Last updated on May 13th, 2018

The XOR Function is a logical function that was introduced in Excel 2013 and later versions. The XOR Function if used with two conditions and one of the conditions evaluates to true, then the XOR Function returns true, this is similar in a way to the standard OR Function in this case. However if both of the conditions evaluate to false, then the XOR Function returns false, and if both of the conditions evaluates to true then the XOR Function returns false. This is where the significant difference in the way conditions are handled, comes into play.

When the XOR Function is used in conjunction with multiple conditions, then true is returned if there is an odd number of true conditions, and false is returned if there is an even number of true conditions.

So, let’s get started with a simple example to illustrate how to use the XOR Function

Table of Contents

- Introduction
- Testing Two Conditions when one condition is true the other is false
- Testing Two Conditions when one condition is true the other is true
- Testing Two Conditions when one condition is false and the other is also false
- Evaluating Multiple Conditions
- Testing Four Conditions when one condition is false and the other three are true (an odd number of trues)
- Testing Four Conditions when two conditions are false and the other two are true (an even number of trues)
- Download Working Files
- Conclusion
- Read More…

## Introduction

We are going to use the XOR Function to test conditions in the case where there are two conditions. The source data is shown below.

*Read More: AND Function in MS Excel*

## Testing Two Conditions when one condition is true the other is false

1) So the first thing we want to do is test the situation where one condition is true and one is false so, in cell A7, we input the following formula:

*=XOR(A5=”Apples”,A6=”Cherries”)*

2) Upon pressing CTRL-ENTER, a value of TRUE is delivered, since the text in A5 was equal to Apples, but the text in A6 was not equal to Cherries. Remember when entering text directly into a formula always use quotation marks.

## Testing Two Conditions when one condition is true the other is true

1) So in this case, the first thing we want to do is test the situation where one condition is true and the other one is true as well so in cell C7, we input the following formula:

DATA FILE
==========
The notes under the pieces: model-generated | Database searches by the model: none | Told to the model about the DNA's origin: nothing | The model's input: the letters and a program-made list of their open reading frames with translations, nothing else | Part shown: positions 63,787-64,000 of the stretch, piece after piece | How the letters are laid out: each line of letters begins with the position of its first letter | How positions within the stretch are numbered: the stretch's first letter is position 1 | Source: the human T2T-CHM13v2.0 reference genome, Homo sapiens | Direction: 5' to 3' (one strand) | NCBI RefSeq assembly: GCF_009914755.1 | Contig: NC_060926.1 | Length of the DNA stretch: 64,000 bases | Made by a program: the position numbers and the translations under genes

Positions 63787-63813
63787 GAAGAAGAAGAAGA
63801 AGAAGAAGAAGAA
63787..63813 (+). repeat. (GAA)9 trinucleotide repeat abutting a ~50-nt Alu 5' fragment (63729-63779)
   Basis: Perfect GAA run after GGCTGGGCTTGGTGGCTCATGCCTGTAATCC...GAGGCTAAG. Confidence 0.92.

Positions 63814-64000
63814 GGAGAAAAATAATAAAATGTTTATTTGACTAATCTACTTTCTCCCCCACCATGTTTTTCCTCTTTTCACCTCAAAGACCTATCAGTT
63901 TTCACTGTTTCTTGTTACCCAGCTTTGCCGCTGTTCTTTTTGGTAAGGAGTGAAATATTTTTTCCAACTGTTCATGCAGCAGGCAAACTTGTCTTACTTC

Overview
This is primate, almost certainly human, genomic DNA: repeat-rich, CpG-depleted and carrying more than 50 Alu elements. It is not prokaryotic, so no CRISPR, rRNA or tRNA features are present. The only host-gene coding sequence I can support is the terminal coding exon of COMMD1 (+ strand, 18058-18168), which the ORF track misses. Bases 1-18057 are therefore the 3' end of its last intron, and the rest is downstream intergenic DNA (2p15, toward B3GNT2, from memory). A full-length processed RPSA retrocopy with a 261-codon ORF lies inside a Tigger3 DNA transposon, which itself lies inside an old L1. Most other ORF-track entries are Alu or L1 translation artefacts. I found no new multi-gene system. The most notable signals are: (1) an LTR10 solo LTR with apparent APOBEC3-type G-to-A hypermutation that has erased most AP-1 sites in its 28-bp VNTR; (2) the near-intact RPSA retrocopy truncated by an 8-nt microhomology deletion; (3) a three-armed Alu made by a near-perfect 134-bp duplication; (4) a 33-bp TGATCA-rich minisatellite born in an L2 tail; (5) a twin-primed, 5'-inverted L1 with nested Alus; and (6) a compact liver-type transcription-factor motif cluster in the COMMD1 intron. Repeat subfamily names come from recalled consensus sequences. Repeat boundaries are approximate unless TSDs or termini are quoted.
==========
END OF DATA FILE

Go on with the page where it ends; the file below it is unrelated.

*=XOR(C5=”Apples”,C6=”Pears”)*

2) Upon pressing CTRL-ENTER a value of FALSE is delivered, since the text in C5 was equal to Apples, and the text in C6 was equal to Pears. When the XOR Function picks up both conditions out of the two are true it delivers a value of FALSE.

**Read More: How to Use the Excel OR Function**

## Testing Two Conditions when one condition is false and the other is also false

1) So in this case, the first thing we want to do is test the situation where one condition is false and the other one is false as well so in cell E7, we input the following formula:

*=XOR(E5=”Oranges”,E6=”Cherries”)*

2) Upon pressing CTRL-ENTER a value of FALSE is delivered, since the text in E5 was equal to Oranges, and the text in E6 was not equal to Cherries. When the XOR Function picks up both conditions out of the two are false it also delivers a value of FALSE.

3) One can step through the formula, by selecting cell E7 and going to Formulas>Formula Auditing>Evaluate Formula, this is especially helpful in the case of the XOR Function.

*Read More: How to Use the CEILING.MATH and the FLOOR.MATH Function in Excel*

## Evaluating Multiple Conditions

We now want to see how the XOR Function handles multiple conditions. The source data is shown below.

## Testing Four Conditions when one condition is false and the other three are true (an odd number of trues)

1) So in this case, the first thing we want to do is test the situation where one condition is false and the other three are true, so in cell A9, we input the following formula:

*=XOR(A5=”Lemons”,A6=”Pears”,A7=”Cherries”,A8=”Oranges”)*

2) Upon pressing CTRL-ENTER a value of TRUE is delivered, since we had one condition that evaluated to false, namely Apples was not equal to Lemons and the other three evaluated to true, therefore the XOR function delivered a value of TRUE since the total number of TRUES was an odd number.

**Read More: ****Exponential Notation in Excel & How to Turn Off Auto Scientific Notation!**

## Testing Four Conditions when two conditions are false and the other two are true (an even number of trues)

1) So in this case, the first thing we want to do is test the situation where two conditions are false and the other two are true, so in cell C9, we input the following formula:

*=XOR(C5=”Lemons”,C6=”Limes”,C7=”Cherries”,C8=”Oranges”)*

2) Upon pressing CTRL-ENTER a value of FALSE is delivered, since we had one condition that evaluated to false, namely Apples was not equal to Lemons and another condition that also evaluated to false namely Pears was not equal to Limes and the other two conditions evaluated to true, therefore the XOR function delivered a value of FALSE.

And there you have it.

## Download Working Files

## Conclusion

The XOR Function is a logical function which can be a bit tricky to master at first, but once you practice and get the hang of it, it becomes easier to understand. The XOR Function has uses in certain sports industries and in the computer science domain.

Please feel free to comment and tell us if you use the XOR Function in your spreadsheets.

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